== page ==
Flanken would have been used for cholent and stews that could sit for hours on the stove to be enjoyed during Shabbat or for the holidays. Although this recipe does take a little time, it doesn’t take hours. It is quick to prepare and slow to cook, which is perfect for a cool fall day.
English Cottage Pie with Yiddish Flanken Cut Short Ribs
2. Â Pat the flanked short ribs dry with a paper towel. Then sprinkle with 1/2 tsp. of salt. Drizzle 1 Tbsp. of olive oil into a dutch oven or a frying pan. If you are using a dutch oven or oven-safe pan with a lid you can make this all in one pot. If you do not have a dutch oven you can transfer the meat to a roasting pan once it has browned. Brown the short ribsÂ on high/medium high on both sides.
3. Â While the meat is browning, wash and trim cauliflower. Remove core and slice in half. Wash potatoes and wipe dry. Cut root side off of the head of garlic. Pour 1/8 of a cup of olive oil over the potatoes, garlic and cauliflower and rub with oil. Sprinkle 1 tsp. of salt over the vegetables and place them together in a separate roasting pan.
4. Â If you are using a roasting pan for your meat as well, transfer the browned ribs to the pan now. Deglaze your frying pan with 1 1/2 cups of red wine then pour that into the roasting pan as well. If you are using a dutch oven, just add the wine to the dutch oven and bring to a boil. Add tomato paste and cover with a lid or heavy duty tin foil.
5. Â Place everything in theÂ oven for 90 minutes. Be prepared to check the vegetables within an hour. If they are still hard, you can add a few tablespoons of water to the roasting pan.
6. Â After 90 minutes, carefully remove the dishes from the oven. Check that the potatoes and cauliflower are tender and there is no resistance when a knife is inserted into either. Remove the bones from the flanken cut short ribs. They should pop out with a spoon or fork. The meat should be very tender. After removing the bones, put the meat back in the oven with the lid on for another 30 minutes while you prepare the mash.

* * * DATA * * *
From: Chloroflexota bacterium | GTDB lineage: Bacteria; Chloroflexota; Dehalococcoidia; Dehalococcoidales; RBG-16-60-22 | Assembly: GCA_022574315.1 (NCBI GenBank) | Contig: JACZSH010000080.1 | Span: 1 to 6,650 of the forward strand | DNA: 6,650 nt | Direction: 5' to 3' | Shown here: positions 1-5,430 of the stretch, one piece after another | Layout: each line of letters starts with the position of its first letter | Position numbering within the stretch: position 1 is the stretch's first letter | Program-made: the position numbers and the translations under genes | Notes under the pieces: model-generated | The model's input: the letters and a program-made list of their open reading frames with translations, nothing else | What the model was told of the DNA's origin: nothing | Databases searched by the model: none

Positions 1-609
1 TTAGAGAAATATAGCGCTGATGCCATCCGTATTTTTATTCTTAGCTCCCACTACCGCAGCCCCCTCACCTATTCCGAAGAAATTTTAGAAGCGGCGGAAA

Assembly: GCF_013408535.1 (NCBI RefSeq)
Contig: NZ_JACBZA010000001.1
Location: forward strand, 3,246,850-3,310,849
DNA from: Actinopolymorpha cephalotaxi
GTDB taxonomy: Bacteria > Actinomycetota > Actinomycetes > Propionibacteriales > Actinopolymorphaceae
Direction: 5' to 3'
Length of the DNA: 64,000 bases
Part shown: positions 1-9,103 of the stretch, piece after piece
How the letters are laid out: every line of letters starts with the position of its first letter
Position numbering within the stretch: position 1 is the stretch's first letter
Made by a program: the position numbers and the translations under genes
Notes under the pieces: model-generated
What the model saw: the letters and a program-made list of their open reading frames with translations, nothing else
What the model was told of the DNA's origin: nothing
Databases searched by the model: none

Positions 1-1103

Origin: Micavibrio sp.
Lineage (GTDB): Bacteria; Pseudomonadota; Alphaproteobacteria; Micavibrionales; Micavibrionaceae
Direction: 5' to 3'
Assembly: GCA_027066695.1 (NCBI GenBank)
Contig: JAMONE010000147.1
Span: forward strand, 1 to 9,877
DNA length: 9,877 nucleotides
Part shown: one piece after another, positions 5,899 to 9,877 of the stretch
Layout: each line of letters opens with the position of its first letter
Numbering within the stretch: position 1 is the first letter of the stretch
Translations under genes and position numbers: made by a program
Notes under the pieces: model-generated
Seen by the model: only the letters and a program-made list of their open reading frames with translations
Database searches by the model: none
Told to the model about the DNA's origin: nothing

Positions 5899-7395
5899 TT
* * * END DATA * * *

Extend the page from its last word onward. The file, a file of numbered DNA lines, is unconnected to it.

7. Â In a food processor or blender puree the roasted garlic, cauliflower and 1 cup of water, stock or rice milk. You want a smooth texture. If the puree is too thick (like mashed potatoes) add a little more liquid until the puree is more like a thin applesauce. Slice the potatoes (if you prefer no skin, remove the potato skins as soon as the potatoes are cool enough to touch). Drizzle 2 Tbsp. of vegetable oil over the potatoes and mash with a fork or potato masher. Mash in 1/2 tsp. of salt and 1 tsp. of freshly ground pepper. Next, stir the cauliflower mash into the mashed potatoes.
8. Â Take the ribs out of the oven and carefully take out the meat one rib or piece at a time.Â With two forks, shred the meat. As you shred the meat remove the pieces of cartilage that can be found near where the bones were. Once you have shredded all the meat, scoop out the tomato paste that is left in the pan and mix it with the shredded meat. Add two cups of (defrosted) frozen peas to the shredded meat and stir together.
10. Â You can sprinkle the potato with paprika for color if you like. Take a teaspoonful of the rendered fat from the short ribs and drizzle it over the potatoes. Cover the shepherdâ€™s pie with tin foil and bake for another 30 minutes. Remove foil and bake for an additional 10 minutes.
The pie can be prepared (steps 1-9) and frozen or left overnight in the fridge and then cooked the following day.